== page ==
Govt eyes State Sector amalgamations to reduce number of govt agencies, save money; Health, Education, Arts & Culture in firing line

Govt eyes State Sector amalgamations to reduce number of govt agencies, save money; Health, Education, Arts & Culture in firing line

By Alex Tarrant

Health, Education and the Arts, Culture and Heritage sectors are in the government's amalgamation sights, with officials due to tell Cabinet in July what they think of amalgamation proposals, as the government looks to cut public service costs and improve coordination across the State sector.

Finance Minister Bill English and Minister for State Services Tony Ryall have announced eleven proposals for potential government agency amalgamations. They will include disestablishing five crown entities and three tribunals, merging two government agencies, establishing shared corporate services across the government's three central agencies and consolidating the services of a number of others.

Officials will conduct due dilligence on the proposals (see them below), determining possible job losses and potential savings. At a press conference Tuesday morning, English and Ryall would not comment on potential job losses. On potential savings, English said experience from amalgamations such as Archives with the Department of Internal Affairs indicated there could be savings worth 10-15% of back-office costs from the moves.

However, English and Ryall also announced the creation of a new group to advise government on State Sector reform, called the Better Public Services Advisory Group.

The back office functions of the Treasury, State Services Commission and the Department of Prime Minister and Cabinet may also be combined in a shared services centre for the three central government agencies.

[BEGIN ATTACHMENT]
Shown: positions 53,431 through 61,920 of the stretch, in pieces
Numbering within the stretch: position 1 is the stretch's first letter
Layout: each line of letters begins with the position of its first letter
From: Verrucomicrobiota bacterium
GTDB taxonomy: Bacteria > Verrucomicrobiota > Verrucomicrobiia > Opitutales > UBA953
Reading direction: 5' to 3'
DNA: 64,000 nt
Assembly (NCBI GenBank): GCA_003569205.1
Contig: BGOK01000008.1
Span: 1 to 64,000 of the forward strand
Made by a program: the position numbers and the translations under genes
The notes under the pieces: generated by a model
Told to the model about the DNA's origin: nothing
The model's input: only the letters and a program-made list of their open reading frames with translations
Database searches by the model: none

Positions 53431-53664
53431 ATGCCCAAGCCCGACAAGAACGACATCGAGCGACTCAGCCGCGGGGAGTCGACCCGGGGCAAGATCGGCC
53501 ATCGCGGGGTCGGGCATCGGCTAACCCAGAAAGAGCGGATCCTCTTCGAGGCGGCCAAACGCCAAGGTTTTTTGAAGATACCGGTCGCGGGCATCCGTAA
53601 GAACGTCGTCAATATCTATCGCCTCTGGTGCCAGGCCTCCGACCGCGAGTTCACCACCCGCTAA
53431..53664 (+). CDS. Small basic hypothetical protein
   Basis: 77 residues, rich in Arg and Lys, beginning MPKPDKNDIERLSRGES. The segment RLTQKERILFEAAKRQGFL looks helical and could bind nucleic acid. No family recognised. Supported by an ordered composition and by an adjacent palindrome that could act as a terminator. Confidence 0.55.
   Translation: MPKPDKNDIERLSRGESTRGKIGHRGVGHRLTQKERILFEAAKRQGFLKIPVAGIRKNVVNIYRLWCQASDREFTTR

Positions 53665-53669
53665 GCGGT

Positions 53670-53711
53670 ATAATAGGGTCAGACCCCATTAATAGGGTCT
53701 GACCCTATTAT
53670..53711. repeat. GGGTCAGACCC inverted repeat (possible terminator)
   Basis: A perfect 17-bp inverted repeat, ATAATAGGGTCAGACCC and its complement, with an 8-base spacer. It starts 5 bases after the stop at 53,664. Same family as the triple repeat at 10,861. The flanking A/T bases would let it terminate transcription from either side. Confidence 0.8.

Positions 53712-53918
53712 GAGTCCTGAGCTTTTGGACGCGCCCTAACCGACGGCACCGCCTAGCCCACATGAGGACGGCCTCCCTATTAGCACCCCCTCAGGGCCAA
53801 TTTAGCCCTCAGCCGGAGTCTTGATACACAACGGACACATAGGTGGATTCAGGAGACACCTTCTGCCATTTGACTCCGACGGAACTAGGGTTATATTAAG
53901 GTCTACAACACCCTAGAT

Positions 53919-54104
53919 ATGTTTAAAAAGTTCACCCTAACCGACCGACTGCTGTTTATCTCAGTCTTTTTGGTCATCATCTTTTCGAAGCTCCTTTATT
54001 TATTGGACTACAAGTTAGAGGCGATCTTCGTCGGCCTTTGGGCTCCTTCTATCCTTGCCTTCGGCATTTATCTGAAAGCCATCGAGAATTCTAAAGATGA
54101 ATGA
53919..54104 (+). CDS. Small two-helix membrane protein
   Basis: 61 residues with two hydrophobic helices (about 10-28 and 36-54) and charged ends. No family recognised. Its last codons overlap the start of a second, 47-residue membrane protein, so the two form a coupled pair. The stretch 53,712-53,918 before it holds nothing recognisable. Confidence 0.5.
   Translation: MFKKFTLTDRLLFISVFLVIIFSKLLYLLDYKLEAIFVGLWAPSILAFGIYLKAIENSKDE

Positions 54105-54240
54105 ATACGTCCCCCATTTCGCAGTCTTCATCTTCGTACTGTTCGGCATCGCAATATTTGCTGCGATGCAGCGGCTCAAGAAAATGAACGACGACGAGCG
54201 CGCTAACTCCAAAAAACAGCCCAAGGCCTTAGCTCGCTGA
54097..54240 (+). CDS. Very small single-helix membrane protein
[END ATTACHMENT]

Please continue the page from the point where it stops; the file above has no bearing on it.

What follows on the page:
'Too many departments'

"New Zealand currently has 39 government departments, over 150 Crown entities of various types, not including school boards of trustees, and more than 200 other agencies," English said.

"As the Prime Minister said in his Statement to Parliament, we want government administration to be as efficient and well organised as it can be. At present the costs of running government are too high and there is too much duplication and waste," he said.

"We have a wide-ranging programme of reform as we seek to improve frontline public services within tight financial constraints. Structural changes are only a small part of that programme and will go ahead only where they make sense. In this case, we believe the proposed changes have the potential to reduce duplication of roles and back office functions and improve the cohesion of frontline services.

Officials were now undertaking due dilligence on the government's proposals, and will report back in July on which ones have merit, or whether there could be alternatives, Ryall said.

Meanwhile, the three central government agencies, the State Services Commission, the Department of the Prime Minister and Cabinet and the Treasury are consulting with staff on a proposal to establish a shared services centre to integrate their back office functions, Ryall said.

"Once final decisions have been made, it is expected that by March 2012 these three agencies will have a single corporate service for transactional functions. This will enable improved performance, cost savings and a lift in productivity," Ryall said.

The government's State Sector amalgamation proposals are:

Crown entities and tribunals – There are seven proposals for changes to Crown entities and tribunals:

  • Set up an arms-length health promotion agency to take over the relevant functions of theAlcohol Advisory Council of New Zealand (ALAC), the Health Sponsorship Council (HSC) and theMinistry of Health.
  • Disestablish the Crown Health Financing Agency and transfer its district health board lending function to either the Ministry of Health or to the Debt Management Office; transfer the management of residual Area Health Board liabilities to the Ministry of Health, and determine the best location for property functions.